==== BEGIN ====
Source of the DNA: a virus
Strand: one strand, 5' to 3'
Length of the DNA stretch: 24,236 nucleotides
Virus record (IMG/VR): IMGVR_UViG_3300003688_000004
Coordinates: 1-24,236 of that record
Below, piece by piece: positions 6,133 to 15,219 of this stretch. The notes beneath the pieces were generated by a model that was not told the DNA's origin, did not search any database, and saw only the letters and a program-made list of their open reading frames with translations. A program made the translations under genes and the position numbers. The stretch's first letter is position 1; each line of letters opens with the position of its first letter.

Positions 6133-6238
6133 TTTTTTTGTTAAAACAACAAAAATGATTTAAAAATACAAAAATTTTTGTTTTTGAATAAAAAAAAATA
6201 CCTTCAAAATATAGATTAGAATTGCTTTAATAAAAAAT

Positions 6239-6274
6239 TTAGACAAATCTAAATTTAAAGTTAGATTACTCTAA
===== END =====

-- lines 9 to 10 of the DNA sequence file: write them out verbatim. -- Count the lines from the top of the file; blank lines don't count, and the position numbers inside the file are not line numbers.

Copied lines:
6201 CCTTCAAAATATAGATTAGAATTGCTTTAATAAAAAAT

Positions 6239-6274